Monica Trumps Missiles Every Time
by L. Brent Bozell III
June 11, 1998
One of Washington's open secrets is that everyone, including
the 89-percent pro-Clinton news media, believes Bill Clinton is guilty of acts
of congress with Monica Lewinsky. That means he's also guilty of perjury, not
to mention lying through his teeth to the American people. That's why media
figures are fanning out to the evening chat shows to insist that presidential
perjury about sex doesn't matter. Newsweek's Eleanor Clift yammered on Fox
News Channel the other night that "I think if a married man commits
adultery, lying sort of goes with it, and committing perjury in a civil case
that's been thrown out of court, I think you'd have to look long and hard to
find anybody in this country who has suffered a penalty because of that."
Just in case anyone was in doubt about how comfortable
Eleanor was in her seventh legendary year in the tank for Bill Clinton, she
also announced: "Stonewalling happens to be good lawyering and I'm glad
the President and Monica Lewinsky have good lawyers."
All this leads to an interesting impasse for the press. Even
after disparaging Ken Starr's focus on what Dan Rather insists nightly is just
the President's "personal life," and all the chanting of the media
mantra that the American people just don't care, the networks continue to show
much more interest in Monicagate than the ongoing fundraising scandal. As
NBC's Claire Shipman explained in February, "Who's thinking about
Buddhist nuns when the issue is illicit sex in the White House?"
It borders on the ridiculous. Despite the bombshells about
Johnny Chung passing the Democrats money from the People's Liberation Army and
the Lenin-style rope salesmen at Loral, the Monica story has continued to take
the lion's share of network scandal coverage.
A new MediaWatch study finds that in the three weeks from
the New York Times' Chung scoop of May 15 through June 5, the networks offered
38 full stories (featuring reporters in the field) on Monicagate to only 15 on
the Chinagate angle, and almost half of those were on ABC. CBS, CNN, and NBC
lagged far behind. The tone was not always critical, or even objective. On May
21, ABC reporter Linda Douglass deflated the issue by underlining partisan
glee: "Republicans hope to make a big show of their hearings over the
summer, and lay the ground work for a scandal that they can talk about during
the fall election."
The morning shows have focused much more on Lewinsky, airing
40 full reports on Monicagate to only six on Chinagate. As with the evening
shows, ABC's "Good Morning America" aired the most on Chinagate. But
what is "most"? Just two full reports and two interviews in a
CBS and NBC were pathetic in the morning, with each airing
only one full report on Chinagate, both on Memorial Day, the morning after
Loral CEO Bernard Schwartz and other players appeared on the Sunday talk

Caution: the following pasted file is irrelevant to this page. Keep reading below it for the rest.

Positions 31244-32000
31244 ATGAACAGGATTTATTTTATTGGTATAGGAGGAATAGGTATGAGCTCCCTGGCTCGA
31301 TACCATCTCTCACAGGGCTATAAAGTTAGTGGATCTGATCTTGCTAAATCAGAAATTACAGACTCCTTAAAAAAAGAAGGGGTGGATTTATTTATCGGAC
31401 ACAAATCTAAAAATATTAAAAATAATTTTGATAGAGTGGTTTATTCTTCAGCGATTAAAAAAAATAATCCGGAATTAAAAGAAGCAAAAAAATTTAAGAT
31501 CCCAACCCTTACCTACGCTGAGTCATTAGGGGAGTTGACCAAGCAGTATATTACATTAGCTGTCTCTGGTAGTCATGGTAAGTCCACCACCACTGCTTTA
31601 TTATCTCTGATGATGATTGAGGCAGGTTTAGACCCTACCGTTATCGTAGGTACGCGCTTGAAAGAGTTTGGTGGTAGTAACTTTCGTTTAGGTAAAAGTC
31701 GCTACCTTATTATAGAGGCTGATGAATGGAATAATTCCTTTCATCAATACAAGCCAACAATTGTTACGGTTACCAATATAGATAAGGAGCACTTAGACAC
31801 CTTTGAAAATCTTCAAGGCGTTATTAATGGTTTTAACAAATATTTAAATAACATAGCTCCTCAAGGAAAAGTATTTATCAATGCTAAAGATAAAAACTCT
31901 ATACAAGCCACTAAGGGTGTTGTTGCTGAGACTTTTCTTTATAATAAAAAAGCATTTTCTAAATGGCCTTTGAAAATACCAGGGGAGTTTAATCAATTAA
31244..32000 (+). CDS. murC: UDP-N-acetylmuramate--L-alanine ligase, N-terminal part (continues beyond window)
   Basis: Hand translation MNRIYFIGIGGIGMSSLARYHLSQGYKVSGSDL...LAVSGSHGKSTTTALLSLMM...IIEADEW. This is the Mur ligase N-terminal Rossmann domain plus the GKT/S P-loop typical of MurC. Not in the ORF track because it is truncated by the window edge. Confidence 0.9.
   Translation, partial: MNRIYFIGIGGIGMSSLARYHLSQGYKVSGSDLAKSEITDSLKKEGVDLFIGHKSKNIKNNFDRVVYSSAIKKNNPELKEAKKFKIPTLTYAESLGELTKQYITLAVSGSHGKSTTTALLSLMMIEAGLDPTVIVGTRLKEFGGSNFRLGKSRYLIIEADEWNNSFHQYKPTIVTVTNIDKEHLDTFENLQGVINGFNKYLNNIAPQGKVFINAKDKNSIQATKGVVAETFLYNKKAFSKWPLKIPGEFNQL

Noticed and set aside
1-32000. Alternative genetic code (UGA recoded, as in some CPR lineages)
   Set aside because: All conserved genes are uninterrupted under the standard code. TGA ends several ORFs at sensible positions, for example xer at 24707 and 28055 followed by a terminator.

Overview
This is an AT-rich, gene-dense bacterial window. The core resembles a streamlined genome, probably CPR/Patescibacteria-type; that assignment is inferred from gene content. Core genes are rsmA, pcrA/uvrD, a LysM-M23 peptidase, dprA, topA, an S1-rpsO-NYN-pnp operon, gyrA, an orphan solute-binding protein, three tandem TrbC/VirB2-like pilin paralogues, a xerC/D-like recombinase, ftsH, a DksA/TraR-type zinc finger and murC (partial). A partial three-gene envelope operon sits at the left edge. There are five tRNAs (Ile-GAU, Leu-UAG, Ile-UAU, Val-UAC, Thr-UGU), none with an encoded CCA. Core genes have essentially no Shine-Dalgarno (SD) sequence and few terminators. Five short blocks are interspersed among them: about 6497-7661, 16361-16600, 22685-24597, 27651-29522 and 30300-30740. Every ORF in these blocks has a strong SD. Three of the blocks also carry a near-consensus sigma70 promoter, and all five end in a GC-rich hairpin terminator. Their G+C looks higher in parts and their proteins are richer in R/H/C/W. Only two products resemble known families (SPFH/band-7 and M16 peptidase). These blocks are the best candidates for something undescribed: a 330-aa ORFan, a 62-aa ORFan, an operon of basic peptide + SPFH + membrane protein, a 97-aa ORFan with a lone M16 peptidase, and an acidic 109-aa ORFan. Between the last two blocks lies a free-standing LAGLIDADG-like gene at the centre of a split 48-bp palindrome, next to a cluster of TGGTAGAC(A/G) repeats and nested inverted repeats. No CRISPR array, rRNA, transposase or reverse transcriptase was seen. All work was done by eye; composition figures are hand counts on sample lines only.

shows. How's this for priorities: NBC's "Today" aired 20 segments on
Monicagate to its one Chinagate report.
I look back to 1987, when a day didn't go by without a news
report on this incredibly important scandal called Iran-Contra. Yet, as David
Frum noted in the Weekly Standard, selling missiles to Iran posed no strategic
danger to Americans, while helping the Chinese increase the accuracy of
missiles aimed at American cities certainly does. So why the disparity?
Let me venture several guesses. You can posit liberal bias,
that the media aren't going to report damaging information against Clinton
because in their liberal fog they don't see the story's importance. You could
also suggest a procedural bias: the Chinagate investigation is in its germinal
stages, and will be demeaned as a partisan probe, while Ken Starr's legal
express is hitting on nearly all cylinders in the courts and addressing
historical precedents in the use and abuse of presidential power. But the
biggest reason still has to be sex. Network bosses are catering to the
public's desire for intern love slave stories, a hunger missing when the
subject is nuclear proliferation and export-control policy.
Developments continue to tumble out of the newspapers, which
are still regularly ignored on the tube. In a June 4 front-page article,
Washington Times reporter Bill Gertz revealed "U.S. intelligence agencies
are tracking a Chinese ship carrying weapons materials and electronics
destined for Pakistan's major nuclear weapons laboratory." Clinton
administration actions may have increased the possibility of an Asian nuclear
war and of accurate Chinese missiles pointed at our urban centers, but network
newscasts are giving us "Hey, did you catch those Monica pictures in
Vanity Fair?" It's a sad truth, but we can't expect much seriousness from
the network news any more, which explains why millions are leaving television
and searching for news elsewhere. Where the networks are concerned, there's
just nothing there.
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